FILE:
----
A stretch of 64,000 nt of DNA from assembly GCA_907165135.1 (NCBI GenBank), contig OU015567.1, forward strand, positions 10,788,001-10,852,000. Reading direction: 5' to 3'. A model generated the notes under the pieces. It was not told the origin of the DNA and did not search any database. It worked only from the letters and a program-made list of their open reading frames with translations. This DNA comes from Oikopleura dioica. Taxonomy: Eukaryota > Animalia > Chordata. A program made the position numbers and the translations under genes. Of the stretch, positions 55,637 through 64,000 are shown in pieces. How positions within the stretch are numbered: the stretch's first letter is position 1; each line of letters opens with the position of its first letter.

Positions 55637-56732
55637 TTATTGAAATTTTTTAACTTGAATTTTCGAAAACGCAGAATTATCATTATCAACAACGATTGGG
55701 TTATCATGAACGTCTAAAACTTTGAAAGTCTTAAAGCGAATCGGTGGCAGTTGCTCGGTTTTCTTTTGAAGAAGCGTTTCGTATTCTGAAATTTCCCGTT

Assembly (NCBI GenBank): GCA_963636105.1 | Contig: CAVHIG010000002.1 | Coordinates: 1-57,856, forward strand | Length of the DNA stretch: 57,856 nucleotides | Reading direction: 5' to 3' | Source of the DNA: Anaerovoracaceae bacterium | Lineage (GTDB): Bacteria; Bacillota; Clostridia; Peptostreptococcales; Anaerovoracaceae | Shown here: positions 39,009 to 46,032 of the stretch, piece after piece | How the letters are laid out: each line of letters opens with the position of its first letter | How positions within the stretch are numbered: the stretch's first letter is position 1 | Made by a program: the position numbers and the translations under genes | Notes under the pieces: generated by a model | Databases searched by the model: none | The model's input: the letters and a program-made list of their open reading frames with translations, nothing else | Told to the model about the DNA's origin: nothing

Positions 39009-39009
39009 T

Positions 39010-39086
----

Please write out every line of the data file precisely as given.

A stretch of 64,000 nt of DNA from assembly GCA_907165135.1 (NCBI GenBank), contig OU015567.1, forward strand, positions 10,788,001-10,852,000. Reading direction: 5' to 3'. A model generated the notes under the pieces. It was not told the origin of the DNA and did not search any database. It worked only from the letters and a program-made list of their open reading frames with translations. This DNA comes from Oikopleura dioica. Taxonomy: Eukaryota > Animalia > Chordata. A program made the position numbers and the translations under genes. Of the stretch, positions 55,637 through 64,000 are shown in pieces. How positions within the stretch are numbered: the stretch's first letter is position 1; each line of letters opens with the position of its first letter.

Positions 55637-56732
55637 TTATTGAAATTTTTTAACTTGAATTTTCGAAAACGCAGAATTATCATTATCAACAACGATTGGG
55701 TTATCATGAACGTCTAAAACTTTGAAAGTCTTAAAGCGAATCGGTGGCAGTTGCTCGGTTTTCTTTTGAAGAAGCGTTTCGTATTCTGAAATTTCCCGTT

Assembly (NCBI GenBank): GCA_963636105.1 | Contig: CAVHIG010000002.1 | Coordinates: 1-57,856, forward strand | Length of the DNA stretch: 57,856 nucleotides | Reading direction: 5' to 3' | Source of the DNA: Anaerovoracaceae bacterium | Lineage (GTDB): Bacteria; Bacillota; Clostridia; Peptostreptococcales; Anaerovoracaceae | Shown here: positions 39,009 to 46,032 of the stretch, piece after piece | How the letters are laid out: each line of letters opens with the position of its first letter | How positions within the stretch are numbered: the stretch's first letter is position 1 | Made by a program: the position numbers and the translations under genes | Notes under the pieces: generated by a model | Databases searched by the model: none | The model's input: the letters and a program-made list of their open reading frames with translations, nothing else | Told to the model about the DNA's origin: nothing

Positions 39009-39009
39009 T

Positions 39010-39086